Almost a year on from the GDPR deadline, David Stothard, managing director of MAPS Medical Reporting and a former personal injury solicitor, outlines why ignoring the changes to data protection could prove costly for law firms working in the personal injury and medical negligence space.
On 25 May 2018, a data protection regulation update came into force that transformed the way businesses and organisations obtain, use and store people’s personal data.
The General Data Protection Regulation (GDPR) replaced the UK’s Data Protection Act – putting data power and control firmly back in the hands of the individual.
Its advent was a wake-up call for organisations that had previously been sleep-walking through their data procedures. The legislation demands businesses tighten the security and protection of data they hold – or risk significant financial penalties.
Why GDPR matters in the medico-legal space
Every day, medical reporting organisations (MROs) receive sensitive and personal details and medical records (special category data) from law firms about the clients they are representing, and their injuries. They have a legal and moral responsibility to ensure every member of their team complies with best practice and UK legislation. This now includes GDPR.
This detailed, and highly confidential, information is essential in allowing MROs to recommend the most appropriate medical experts with the relevant specialisms to support their client’s case. MROs provide law firms with the personal data of appropriate medical professionals and may also liaise with GPs, hospitals and physiotherapists to obtain the medical records our experts need to do their job.
Some GPs still have paper rather than digital patient records, and some of those records contain decades-worth of GP notes. When reams of paper with sensitive data are being physically moved between locations, the risk of something going amiss rises sharply.
It is imperative that MROs have robust data protection processes in place throughout their operation. After all, GDPR is not simply a change to the law, it is a direct response to a rise in data breaches that threaten people’s security and privacy. For evidence, look no further than the various ICO prosecutions relating to inappropriate access to patient health records by staff in NHS Trusts, GP surgeries, other health service providers, as well as insurers. Failure to take proper precautions with patient record security is clearly in their sights.
Can you really trust your MRO with sensitive client information?
It has never been more important to know that the MRO you are trusting with your clients’ personal details and medical records is up-to-speed with GDPR and has its house in order. If it doesn’t, you run the risk of not only undermining the trust and relationship you share with your client but also facing a hefty fine – up to four per cent of annual global turnover or €20 million, whichever is higher. So don’t be afraid to ask your MRO what measures they have in place for GDPR and medical records, and to protect you, their valued customer and your client.
MROs are not just data processors. As professional service providers they are also data controllers and, given the nature of the work they are doing for their law firm customer and their client, they are usually joint controllers of the personal data with the law firm. That requires proper agreed roles and responsibilities between the MRO and the law firm for GDPR compliance and to address the liability risk of a breach by a joint controller.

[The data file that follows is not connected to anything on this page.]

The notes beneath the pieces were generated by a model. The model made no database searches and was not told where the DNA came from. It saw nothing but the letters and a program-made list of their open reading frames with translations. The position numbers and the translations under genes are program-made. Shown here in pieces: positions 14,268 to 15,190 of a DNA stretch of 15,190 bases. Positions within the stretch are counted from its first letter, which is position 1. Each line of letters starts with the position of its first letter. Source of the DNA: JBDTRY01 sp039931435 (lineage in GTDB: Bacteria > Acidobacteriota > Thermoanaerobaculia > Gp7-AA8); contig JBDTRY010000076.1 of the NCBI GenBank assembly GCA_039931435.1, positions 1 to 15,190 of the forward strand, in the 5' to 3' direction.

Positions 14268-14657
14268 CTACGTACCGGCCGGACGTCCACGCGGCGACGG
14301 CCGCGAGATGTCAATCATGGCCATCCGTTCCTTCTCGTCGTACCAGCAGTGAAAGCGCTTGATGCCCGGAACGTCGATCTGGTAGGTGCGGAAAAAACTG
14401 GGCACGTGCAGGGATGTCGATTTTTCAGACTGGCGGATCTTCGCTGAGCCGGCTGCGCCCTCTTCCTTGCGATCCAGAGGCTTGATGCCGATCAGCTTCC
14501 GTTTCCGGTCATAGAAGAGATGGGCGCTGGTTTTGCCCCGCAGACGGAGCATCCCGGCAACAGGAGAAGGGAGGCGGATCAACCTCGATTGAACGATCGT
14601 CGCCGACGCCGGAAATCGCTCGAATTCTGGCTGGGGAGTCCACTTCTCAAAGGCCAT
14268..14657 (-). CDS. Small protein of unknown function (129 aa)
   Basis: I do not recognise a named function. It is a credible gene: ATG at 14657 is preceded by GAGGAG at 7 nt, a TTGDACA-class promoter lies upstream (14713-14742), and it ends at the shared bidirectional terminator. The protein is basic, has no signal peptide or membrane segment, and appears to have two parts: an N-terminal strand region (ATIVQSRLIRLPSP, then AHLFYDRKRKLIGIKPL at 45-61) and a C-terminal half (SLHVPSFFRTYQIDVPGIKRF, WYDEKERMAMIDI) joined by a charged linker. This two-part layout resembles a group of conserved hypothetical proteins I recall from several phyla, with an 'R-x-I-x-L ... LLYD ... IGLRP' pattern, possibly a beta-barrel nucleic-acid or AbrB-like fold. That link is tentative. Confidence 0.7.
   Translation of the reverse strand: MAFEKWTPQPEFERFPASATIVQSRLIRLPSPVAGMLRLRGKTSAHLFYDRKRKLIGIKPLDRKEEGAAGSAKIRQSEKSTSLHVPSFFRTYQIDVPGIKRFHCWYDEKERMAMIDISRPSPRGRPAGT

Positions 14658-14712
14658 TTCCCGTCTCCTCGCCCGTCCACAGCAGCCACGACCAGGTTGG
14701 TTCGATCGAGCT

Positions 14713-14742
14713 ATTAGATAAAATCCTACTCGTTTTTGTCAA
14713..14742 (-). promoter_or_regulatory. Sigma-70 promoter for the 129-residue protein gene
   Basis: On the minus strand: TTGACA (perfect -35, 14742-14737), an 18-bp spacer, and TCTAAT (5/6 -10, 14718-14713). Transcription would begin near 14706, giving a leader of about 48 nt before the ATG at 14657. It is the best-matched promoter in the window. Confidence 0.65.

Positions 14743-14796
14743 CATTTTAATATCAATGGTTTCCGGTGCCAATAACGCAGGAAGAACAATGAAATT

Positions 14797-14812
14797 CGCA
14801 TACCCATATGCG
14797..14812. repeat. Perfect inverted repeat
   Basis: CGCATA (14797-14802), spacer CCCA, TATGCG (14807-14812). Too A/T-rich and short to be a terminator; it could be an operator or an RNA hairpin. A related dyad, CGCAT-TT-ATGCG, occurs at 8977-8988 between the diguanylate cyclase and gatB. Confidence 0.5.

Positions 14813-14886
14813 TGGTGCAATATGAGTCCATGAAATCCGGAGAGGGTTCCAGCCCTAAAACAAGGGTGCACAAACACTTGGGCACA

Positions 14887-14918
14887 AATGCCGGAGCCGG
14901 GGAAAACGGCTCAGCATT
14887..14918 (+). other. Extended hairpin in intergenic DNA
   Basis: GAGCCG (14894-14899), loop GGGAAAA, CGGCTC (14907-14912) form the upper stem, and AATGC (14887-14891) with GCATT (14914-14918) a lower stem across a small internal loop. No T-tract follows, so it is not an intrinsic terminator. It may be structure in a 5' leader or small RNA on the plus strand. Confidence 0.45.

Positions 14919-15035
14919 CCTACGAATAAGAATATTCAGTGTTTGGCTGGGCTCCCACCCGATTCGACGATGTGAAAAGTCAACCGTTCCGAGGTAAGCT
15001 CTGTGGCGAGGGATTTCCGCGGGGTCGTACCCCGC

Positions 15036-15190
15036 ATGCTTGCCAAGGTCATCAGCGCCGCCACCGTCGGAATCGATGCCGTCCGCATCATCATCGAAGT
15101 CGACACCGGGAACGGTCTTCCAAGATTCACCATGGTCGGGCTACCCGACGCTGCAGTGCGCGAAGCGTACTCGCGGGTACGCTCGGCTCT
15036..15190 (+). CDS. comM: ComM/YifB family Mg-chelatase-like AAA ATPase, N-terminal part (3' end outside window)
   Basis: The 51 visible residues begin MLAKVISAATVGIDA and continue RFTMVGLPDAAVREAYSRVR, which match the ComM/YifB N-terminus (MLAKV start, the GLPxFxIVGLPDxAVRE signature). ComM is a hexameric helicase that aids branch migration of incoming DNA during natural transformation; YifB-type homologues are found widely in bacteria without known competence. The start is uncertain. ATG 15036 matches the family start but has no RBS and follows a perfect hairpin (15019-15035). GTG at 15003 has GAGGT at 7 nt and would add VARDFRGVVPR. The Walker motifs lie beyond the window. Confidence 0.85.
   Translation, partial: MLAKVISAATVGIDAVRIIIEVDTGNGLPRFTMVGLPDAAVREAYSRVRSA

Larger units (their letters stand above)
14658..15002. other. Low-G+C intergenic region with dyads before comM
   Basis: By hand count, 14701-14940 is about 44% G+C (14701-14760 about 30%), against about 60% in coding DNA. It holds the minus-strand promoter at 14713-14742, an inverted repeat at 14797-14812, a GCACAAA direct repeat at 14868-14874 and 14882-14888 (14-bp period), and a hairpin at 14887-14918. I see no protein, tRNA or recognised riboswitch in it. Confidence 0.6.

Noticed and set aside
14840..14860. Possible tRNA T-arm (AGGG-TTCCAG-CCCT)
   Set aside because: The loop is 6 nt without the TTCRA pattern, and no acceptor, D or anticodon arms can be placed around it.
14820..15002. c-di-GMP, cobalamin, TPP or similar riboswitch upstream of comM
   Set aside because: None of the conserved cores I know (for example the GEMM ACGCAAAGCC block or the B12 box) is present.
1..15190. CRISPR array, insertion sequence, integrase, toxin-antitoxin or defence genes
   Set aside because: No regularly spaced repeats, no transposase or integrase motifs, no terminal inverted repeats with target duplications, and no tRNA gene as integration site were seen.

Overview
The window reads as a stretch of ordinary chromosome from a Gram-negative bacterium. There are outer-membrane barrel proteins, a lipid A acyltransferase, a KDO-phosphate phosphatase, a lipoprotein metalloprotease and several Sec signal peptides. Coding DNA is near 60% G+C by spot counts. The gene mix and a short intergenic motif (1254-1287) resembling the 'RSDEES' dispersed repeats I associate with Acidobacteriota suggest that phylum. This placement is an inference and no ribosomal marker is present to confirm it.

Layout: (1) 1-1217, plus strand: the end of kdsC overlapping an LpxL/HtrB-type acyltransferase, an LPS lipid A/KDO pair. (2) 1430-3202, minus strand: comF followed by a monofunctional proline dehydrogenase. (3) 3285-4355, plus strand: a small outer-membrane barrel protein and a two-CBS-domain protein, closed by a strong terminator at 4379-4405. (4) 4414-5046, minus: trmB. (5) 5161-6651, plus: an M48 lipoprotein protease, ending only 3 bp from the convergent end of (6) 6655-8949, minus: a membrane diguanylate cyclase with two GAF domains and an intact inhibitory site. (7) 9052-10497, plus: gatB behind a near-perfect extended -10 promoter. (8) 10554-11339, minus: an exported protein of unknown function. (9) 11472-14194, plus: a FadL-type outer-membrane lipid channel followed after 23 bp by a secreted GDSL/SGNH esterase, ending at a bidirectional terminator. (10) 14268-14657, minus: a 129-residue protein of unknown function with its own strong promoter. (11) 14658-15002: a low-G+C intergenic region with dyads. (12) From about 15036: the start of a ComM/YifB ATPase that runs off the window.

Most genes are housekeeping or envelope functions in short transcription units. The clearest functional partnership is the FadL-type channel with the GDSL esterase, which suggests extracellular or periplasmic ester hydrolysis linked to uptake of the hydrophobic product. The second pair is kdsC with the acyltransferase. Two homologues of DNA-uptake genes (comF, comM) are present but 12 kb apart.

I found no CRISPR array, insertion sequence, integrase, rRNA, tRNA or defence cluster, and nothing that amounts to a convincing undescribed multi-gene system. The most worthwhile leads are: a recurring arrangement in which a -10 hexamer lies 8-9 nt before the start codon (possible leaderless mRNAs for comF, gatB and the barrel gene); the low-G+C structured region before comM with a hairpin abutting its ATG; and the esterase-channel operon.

At MROs, multiple staff touch personal data on a daily basis. Don’t be afraid to scrutinise the systems your chosen provider has in place to protect your clients’ data. You need to be confident that your supplier has covered all bases – because it’s also your reputation on the line.
Key points to put to your MRO
Asking these straightforward questions could save you millions in fines.
– Have you provided all staff with GDPR training?
– Do you have a data security manual, and is that manual up to date?
– Can you update me on the changes you have made to your systems to ensure you have general data protection regulation consent?
– What new systems have you implemented – for example on email – to ensure data security?
– Who is your data protection officer?
You should feel confident your chosen provider is handling your clients’ data securely and if it’s not, perhaps it’s time to contact us. We’re GDPR-ready. We have adopted an email encryption system as standard, invested time and money into being water-tight on process and have conducted detailed training and regular internal refreshers with all staff on GDPR.
Is your MRO ready if something goes wrong?
Of course, occasionally things can go wrong. In the event of a data breach, your MRO’s priority should be the wellbeing of the client whose data has been affected. Are you familiar with your provider’s complaints procedure? Have you been assigned a named contact you can turn to in a crisis? Having a clear system in place to log all data incidents, no matter how small, will give you peace of mind and ensure you can enact damage control in those, hopefully, rare cases of a breach.
A transformative opportunity
While the introduction of GDPR was daunting for some, it has presented a unique opportunity for firms to positively transform their methods of working – placing clients’ data safety front and centre.
Get it right and you can build strong relationships with clients and service providers built on trust and transparency. Get it wrong and the consequences are dire.